First Look: What Monday Night means to KC

It's been nearly six years since the Kansas City Chiefs have showcased Arrowhead Stadium to the nation in prime time. The last time the Chiefs were featured at home on Monday Night Football took place on November 22, 2004, when they lost to the New England Patriots 27-19.

Looking back on that game, it's odd to see how ironic that game seems now, both for the history of the National Football League and the two teams involved. And not just for the Chiefs and Patriots, but also the Chiefs' upcoming opponent, the San Diego Chargers.

The Chiefs were just one year removed from a 13-3 season in which they lost in heartbreaking fashion to the Indianapolis Colts in the divisional playoffs. The team had high hopes heading into 2004, where they planned on letting their high-powered offense steamroll the opposition once more. That certainly wasn't the case.

The Chiefs entered that 2004 primetime game at a dismal 3-6, while the Patriots boasted an 8-1 record. Not to mention that the Patriots were the defending champions of Super Bowl XXXVIII and well on their way to repeat in Super Bowl XXXIX.

Scott Pioli must have either been sitting in his cozy seat in the stadium, gleaming at the thought that the Chiefs were simply another pushover team for his powerful Patriots. Charlie Weis and Romeo Crennel were both there at the game too, serving in the same capacity they hold now with the Chiefs. They must have been licking their chops at the Chiefs' abysmal defense and weakened offense.

In KC's last Monday Night game at Arrowhead, the Chiefs battled the fog and the Patriots back in November of 2004.
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Six years later, things have changed for both teams. While the Chiefs are rebuilding with Pioli, Weis, and Crennel all in Kansas City, the Patriots are stuck in their own rut trying to replicate their past success. Times have changed and with so much parity in the NFL from year to year, there's a chance for every team to make a name for itself.

Until then, another team has posed a bigger threat to the Chiefs and has dominated their division for the past several years. The upcoming game against the San Diego Chargers isn't just about the Chiefs proving that they're no longer pushovers like they have been in past seasons, but that they're on the right path towards a championship. This game needs to be the Chiefs' moment of glory, their moment when they prove to the nation that they aren't on the losing end of primetime football affairs. It's time for the Chiefs to prove to the entire nation that they're no longer a joke.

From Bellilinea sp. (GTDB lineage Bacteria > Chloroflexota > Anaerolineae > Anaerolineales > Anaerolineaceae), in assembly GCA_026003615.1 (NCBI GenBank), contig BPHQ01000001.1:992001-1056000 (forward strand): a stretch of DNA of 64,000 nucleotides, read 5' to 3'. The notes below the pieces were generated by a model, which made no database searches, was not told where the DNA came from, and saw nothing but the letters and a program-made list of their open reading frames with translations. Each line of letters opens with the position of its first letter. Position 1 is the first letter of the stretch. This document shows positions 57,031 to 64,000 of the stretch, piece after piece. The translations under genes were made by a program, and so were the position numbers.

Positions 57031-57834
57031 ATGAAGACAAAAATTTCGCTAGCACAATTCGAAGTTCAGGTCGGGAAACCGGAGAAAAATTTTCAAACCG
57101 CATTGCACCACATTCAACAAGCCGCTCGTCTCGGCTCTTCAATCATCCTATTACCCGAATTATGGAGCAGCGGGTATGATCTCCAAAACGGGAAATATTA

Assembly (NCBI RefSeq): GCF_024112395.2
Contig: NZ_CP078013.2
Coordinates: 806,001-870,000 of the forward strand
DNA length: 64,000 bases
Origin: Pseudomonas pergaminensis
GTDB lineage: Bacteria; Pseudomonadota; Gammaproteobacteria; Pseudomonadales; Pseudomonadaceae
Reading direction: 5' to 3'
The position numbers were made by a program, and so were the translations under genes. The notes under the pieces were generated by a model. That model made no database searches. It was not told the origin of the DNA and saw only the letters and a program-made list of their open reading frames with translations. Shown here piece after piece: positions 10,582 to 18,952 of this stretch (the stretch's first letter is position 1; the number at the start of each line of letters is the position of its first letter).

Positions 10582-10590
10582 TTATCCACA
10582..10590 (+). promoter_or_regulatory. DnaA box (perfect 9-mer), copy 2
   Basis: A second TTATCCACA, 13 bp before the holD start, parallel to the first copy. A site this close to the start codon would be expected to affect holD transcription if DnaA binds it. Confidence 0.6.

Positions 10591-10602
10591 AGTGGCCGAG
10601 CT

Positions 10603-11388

The Chiefs' last primetime network television game came against none other than San Diego on the December 17, 2006 edition of NBC's Sunday Night Football. By then, the Chiefs and Chargers were both primed to make the playoffs, but the Chargers were boasting the most powerful team in the entire NFL.

The Chargers had the entire NFL buzzing and plenty of viewers watching their team head towards glory. The Chiefs, on the other hand, were still struggling with a season in which starting quarterback Trent Green fell victim to a serious concussion, but their starting running back Larry Johnson was surely the most powerful offensive threat in the league. Neither team managed to make it past their first playoff game, but when it came to primetime television, everybody wanted to watch.

The Chargers sacked the Chiefs twice in 2009.
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Primetime NFL games always showcase the best teams around. This upcoming Chargers-Chiefs game gives not only the Chargers a launching point as they try to finally win their first Super Bowl, but more importantly gives the Chiefs a chance to shock the nation. They have one of the most impressive renovated stadiums in the NFL and it would be a shame to see empty seats at a game where the Chiefs are hoping to start over.

While it would be more impressive for the Chiefs to make the postseason this year, I believe this one game against San Diego is the most important game of the season. This game gives the Chiefs a chance to truly start a new era at Arrowhead Stadium, and what better way to reward the fans than to have it when everybody's there or everybody's watching?

If the Chiefs win, this game won't just prove to be the most important game of the season, but also for the foreseeable future. In the past (and even presently), the New England Patriots and San Diego Chargers have been staples for primetime games because they boast the best squads around. Now is the time for the Chiefs to enter that same category and be the topic of chatter on ESPN's postgame show.

NFL history will be witness to whether or not the Chiefs can finally turn things around, or if the Chargers still have a comfortable spot atop the AFC West. Regardless of the result, the football world will be watching.

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